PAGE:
I'm unfortunately still looking at a perfectly round scar on my thumb from a misguided ,and definitely hard pull on the ram handle, while attempting to seat my thumb into a .300 win mag casing , instead of a bullet.............
Wish I would have just forgotten to prime before I powdered.
Happy loading!
reading that alone sounds painful.. Well, for the shits and laughs of this thread, yes. But I also see it as educational too. To learn from each other’s fuckups and mishaps.. 😂
 

Rocketmandb

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I just got my new 6mm BRA and had a somewhat humorous blooper.

I only load rifle ammo, and my process when putting in the powder is to set a case alone in a reloading tray, weigh the powder, then put the funnel over the case and pour. For large cases I use a drop funnel. For smaller ones I use one that handles multiple calibers and fits over the top/outside of the case.

So, I'm loading my first BRA case, go through my process, pull the funnel away, and there's powder all over the tray. WTF? Remeasure, do it again, more powder.

It turns out that the reloading tray is too deep, and the funnel was just barely resting on the tray instead of the case neck. - close enough that it looked right, but wasn't flush so was letting powder through.
 

clcustom1911

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I did me another blooper today:

A PSA on primer safety.......

So, there I was..... A couple 215M primers dropped off the bench onto the concrete floor of the garage. No biggie, I'll pick them up once I load these last few rounds.....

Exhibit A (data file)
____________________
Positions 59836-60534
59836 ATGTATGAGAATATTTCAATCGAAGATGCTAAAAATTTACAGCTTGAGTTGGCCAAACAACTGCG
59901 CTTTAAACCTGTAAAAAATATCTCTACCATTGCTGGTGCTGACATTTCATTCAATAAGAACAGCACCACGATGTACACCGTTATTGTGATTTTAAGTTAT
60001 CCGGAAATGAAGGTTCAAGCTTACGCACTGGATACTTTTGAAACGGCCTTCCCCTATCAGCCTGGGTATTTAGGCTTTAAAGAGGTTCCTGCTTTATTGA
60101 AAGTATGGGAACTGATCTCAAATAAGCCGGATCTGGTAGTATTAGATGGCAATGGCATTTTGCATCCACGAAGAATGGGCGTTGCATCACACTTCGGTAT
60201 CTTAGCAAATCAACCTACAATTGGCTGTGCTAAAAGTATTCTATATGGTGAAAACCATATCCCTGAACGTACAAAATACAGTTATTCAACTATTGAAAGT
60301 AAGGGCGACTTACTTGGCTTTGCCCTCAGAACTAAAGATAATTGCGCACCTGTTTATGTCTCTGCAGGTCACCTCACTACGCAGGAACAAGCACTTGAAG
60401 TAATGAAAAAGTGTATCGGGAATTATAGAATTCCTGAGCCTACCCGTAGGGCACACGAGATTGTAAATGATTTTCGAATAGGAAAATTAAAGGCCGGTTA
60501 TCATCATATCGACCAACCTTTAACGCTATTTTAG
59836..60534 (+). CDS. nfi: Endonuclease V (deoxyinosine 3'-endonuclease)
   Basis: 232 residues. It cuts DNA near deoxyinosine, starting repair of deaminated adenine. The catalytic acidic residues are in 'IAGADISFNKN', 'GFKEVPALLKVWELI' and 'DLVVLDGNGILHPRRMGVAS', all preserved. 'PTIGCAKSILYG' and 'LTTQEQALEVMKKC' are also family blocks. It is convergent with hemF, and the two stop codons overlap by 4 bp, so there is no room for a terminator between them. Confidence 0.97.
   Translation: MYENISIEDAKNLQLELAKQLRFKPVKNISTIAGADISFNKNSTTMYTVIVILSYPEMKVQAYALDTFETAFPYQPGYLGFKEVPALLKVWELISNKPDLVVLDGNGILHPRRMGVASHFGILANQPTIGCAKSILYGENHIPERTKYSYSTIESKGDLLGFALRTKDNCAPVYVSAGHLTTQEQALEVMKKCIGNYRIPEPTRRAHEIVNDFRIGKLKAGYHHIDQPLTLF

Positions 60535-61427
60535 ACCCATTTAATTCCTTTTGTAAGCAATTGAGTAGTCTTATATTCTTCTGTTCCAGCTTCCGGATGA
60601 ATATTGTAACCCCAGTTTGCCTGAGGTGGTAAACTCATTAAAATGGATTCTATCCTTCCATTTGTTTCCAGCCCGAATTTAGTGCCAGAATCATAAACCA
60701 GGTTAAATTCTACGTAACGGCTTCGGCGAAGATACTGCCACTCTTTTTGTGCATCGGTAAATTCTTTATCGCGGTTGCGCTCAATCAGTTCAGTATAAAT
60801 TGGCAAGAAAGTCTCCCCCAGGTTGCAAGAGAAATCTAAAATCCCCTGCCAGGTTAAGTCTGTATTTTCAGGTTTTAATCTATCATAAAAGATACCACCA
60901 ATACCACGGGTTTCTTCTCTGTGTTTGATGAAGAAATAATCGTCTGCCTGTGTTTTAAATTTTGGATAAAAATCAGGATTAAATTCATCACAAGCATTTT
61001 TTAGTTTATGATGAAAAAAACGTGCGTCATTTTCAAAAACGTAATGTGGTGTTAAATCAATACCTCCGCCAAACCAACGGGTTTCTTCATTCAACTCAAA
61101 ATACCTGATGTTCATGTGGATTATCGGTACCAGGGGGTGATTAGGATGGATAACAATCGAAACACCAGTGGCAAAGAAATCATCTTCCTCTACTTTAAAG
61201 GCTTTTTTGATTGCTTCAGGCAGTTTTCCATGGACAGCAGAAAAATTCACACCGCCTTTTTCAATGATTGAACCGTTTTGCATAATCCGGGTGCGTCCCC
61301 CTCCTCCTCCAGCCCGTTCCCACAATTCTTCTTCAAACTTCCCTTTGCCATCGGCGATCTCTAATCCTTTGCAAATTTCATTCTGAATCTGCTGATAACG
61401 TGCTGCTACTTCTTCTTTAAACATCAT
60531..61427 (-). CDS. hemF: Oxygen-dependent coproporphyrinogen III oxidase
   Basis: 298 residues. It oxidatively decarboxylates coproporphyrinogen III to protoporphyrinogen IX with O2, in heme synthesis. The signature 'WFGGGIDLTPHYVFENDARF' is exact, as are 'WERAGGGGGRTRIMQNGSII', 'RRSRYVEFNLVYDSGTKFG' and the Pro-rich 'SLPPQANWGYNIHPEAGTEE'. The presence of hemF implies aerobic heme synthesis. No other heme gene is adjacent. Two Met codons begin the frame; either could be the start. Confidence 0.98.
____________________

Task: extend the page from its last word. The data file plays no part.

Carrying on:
Load...
Load...
Load...

Move metal legged chairPOP!!

me: JESUSCHRISTWHATTHEFUCKHOLYSHIT!!!

so, children, to avoid taking the Lord's name in vain and/or peeing a little.... make sure you pick up unused primers if they land on the ground before doing anything else.
 
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Sean the Nailer

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I am NOT in any way saying that I've never made a mistake when reloading. I have. I started reloading my own stuff back in '88. I had helped my father starting back around '80 or so.

Short version is, and this is due to 2 massively huge reasons, our "He Hollow" reloading room is the cleanest/organizest of the house. (Well, a very close second to the kitchen then, how does that sound?) The point is, my shop, tool area, garage, and even shed are no-where near as clean and organized as is the area for 'loading and 'smithing.

Reason 1: mistakes can be damaging/maiming/fatal. Simple as that.

Reason 2; my memory is SO DAMN BAD because of the accident I was in, that I don't know what I've forgotten. Couple that with I can't remember if I'm remembering correctly, so every day is a whole new ball-game and Easter-Egg-Hunt.

So it is by-far easier and safer FOR ME/US to simply have EVERYTHING put away, and do one job at a time. And in doing such, start with the manual to verify the information, and only bring out those components that are necessary for the particular task. Do what it is we are doing, and do it WELL.

I'm not saying in any way/shape/form that what I/we do here is perfect. But what I am saying is, because I know what I don't know..... especially in this hobby/lifestyle that it is better to err on the side of caution. Hence why I am personally overly-anal and hyper-vigilant. For it might not be me pulling the trigger at a match, as it could just as possibly be My Lady pulling that same trigger.

None of that which I've written above is intended to be a lecture or a "I told you so" or any crap like that. What it IS though, is a simple description of how we do things here, because I/we learned VICARIOUSLY through so many of ya'lls comments, threads, and stories. And wound pictures, broken items, and healing times.

Err on the side of anal. I mean 'caution'. HA.